The reason that immigrants leave their own countries and move to another are many and varied; two of them might be that they are seeking a better life, or that life for them has become dangerous in their country of birth.
When they are choosing which country to move to, their considerations are also varied, but you have to assume that they believe the country they have moved to is one which can provide them with a better future.
Surely they realise that this new country has its own history and culture, that has evolved over centuries to what it is today. Some elements of that history are good, some are shameful, and some are today evident in that culture only in a name. That name might be imbued with the best character associated with that name, and any not-so-comfortable connotations may have faded over time.
A name like, say, Crusaders.
The Crusaders are a Canterbury rugby team, a very successful one with a proud history. The word 'crusade' refers to the religious wars carried out by Christians again Muslims.
In the culture that a lot of New Zealanders identify with, it has evolved to also mean a long and determined attempt to achieve something that you believe in strongly, a positive meaning.
But now lots of people have decided that because someone committed a heinous crime against a certain section of the immigrant community, anything that could potentially offend that community must be banished. Why is that? Do we all have to subvert our own culture to make them feel more comfortable?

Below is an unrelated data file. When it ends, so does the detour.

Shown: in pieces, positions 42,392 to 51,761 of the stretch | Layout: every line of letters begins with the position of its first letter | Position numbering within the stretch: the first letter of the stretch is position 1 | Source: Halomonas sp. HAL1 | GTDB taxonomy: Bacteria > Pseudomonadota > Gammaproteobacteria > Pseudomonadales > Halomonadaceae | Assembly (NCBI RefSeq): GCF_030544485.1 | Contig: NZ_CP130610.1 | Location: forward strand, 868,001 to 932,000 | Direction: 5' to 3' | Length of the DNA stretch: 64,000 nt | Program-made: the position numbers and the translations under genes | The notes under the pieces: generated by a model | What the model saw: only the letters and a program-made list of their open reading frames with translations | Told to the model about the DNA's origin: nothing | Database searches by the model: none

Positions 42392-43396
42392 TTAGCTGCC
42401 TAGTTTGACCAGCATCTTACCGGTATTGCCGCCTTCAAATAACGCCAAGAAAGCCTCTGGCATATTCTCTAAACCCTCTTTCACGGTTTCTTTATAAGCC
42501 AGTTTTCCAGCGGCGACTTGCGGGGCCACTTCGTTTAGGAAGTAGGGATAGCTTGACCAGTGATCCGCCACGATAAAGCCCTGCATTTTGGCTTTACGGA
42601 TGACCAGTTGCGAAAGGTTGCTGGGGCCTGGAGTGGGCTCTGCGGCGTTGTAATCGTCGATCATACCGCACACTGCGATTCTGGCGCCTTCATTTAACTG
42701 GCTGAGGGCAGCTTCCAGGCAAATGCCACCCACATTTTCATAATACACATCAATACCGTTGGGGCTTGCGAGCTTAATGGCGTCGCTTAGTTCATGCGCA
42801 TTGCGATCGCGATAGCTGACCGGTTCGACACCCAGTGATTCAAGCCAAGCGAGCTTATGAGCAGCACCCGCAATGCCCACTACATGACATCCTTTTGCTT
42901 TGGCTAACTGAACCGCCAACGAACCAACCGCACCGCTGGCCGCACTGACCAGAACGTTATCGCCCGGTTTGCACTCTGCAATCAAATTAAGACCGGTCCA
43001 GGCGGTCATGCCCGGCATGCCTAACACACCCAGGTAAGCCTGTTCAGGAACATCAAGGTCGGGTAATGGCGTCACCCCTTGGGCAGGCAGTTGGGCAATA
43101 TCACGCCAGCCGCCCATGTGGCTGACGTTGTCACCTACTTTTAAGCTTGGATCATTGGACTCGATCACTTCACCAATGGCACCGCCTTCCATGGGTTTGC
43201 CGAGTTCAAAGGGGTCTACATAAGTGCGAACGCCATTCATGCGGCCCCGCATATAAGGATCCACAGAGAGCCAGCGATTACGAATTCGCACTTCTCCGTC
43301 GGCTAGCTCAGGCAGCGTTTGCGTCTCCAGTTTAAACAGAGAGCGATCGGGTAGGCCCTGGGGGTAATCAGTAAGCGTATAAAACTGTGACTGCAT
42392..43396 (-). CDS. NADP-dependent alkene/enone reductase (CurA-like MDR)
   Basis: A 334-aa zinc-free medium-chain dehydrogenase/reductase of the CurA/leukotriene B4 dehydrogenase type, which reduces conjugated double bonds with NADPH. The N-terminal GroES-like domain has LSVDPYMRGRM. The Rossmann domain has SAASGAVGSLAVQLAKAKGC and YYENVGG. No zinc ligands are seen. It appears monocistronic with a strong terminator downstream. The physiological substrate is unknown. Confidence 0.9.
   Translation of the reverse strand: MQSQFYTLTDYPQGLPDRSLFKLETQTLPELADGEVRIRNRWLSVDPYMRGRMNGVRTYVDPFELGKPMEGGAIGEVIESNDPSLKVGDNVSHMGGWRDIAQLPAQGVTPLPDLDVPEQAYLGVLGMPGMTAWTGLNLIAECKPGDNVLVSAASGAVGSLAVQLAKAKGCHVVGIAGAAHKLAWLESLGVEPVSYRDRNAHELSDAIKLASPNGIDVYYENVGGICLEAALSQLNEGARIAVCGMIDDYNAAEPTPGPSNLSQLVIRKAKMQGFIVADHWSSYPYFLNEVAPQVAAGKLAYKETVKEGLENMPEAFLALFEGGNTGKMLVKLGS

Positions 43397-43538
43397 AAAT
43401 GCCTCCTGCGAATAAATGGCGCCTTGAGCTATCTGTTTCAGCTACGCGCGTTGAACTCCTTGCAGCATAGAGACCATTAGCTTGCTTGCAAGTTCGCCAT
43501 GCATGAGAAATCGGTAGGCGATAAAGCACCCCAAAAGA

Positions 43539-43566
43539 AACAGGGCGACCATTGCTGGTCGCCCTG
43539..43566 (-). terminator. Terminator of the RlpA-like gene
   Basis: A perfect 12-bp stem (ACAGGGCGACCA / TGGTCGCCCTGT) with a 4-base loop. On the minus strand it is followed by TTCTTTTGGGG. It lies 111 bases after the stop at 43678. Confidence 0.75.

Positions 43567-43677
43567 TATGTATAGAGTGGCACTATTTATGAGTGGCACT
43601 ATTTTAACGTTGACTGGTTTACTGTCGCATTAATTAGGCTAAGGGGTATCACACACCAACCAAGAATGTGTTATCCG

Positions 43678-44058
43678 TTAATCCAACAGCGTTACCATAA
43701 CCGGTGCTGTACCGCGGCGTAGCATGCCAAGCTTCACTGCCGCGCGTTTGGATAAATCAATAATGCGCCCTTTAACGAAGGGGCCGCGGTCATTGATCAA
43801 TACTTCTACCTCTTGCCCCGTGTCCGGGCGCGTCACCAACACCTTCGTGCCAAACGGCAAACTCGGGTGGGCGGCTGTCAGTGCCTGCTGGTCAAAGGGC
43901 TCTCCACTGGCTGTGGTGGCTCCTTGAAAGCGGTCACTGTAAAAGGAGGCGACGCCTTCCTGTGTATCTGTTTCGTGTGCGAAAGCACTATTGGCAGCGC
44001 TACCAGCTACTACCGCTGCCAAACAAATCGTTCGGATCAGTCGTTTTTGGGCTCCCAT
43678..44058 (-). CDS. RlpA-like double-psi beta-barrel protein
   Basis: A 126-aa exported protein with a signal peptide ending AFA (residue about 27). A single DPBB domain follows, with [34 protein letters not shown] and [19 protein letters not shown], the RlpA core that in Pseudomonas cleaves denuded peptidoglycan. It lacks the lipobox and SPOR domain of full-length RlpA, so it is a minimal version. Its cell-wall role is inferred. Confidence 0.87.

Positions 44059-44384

Did these people not realise that their new country does not have the same view of their history as they might? Are they purporting to say that all that one side did was wrong and everything the other side did was right, and what's more you (we) have to change any references in our history and culture that don't align with their world view? Really?
Are the Turks in New Zealand going to lobby to have the name or the commemoration of Anzac banished because it offends them?
I accept that in many nations, names and any form of commemoration of explorers and pioneers, colonists, anyone who is deemed to be on the wrong side of history is slowly being wiped from the face of the land. But those movements are taking place in the home land of people leading them. Not by people who have moved from one part of the world to another.
One can only imagine how such a demand would be received if the roles were reversed.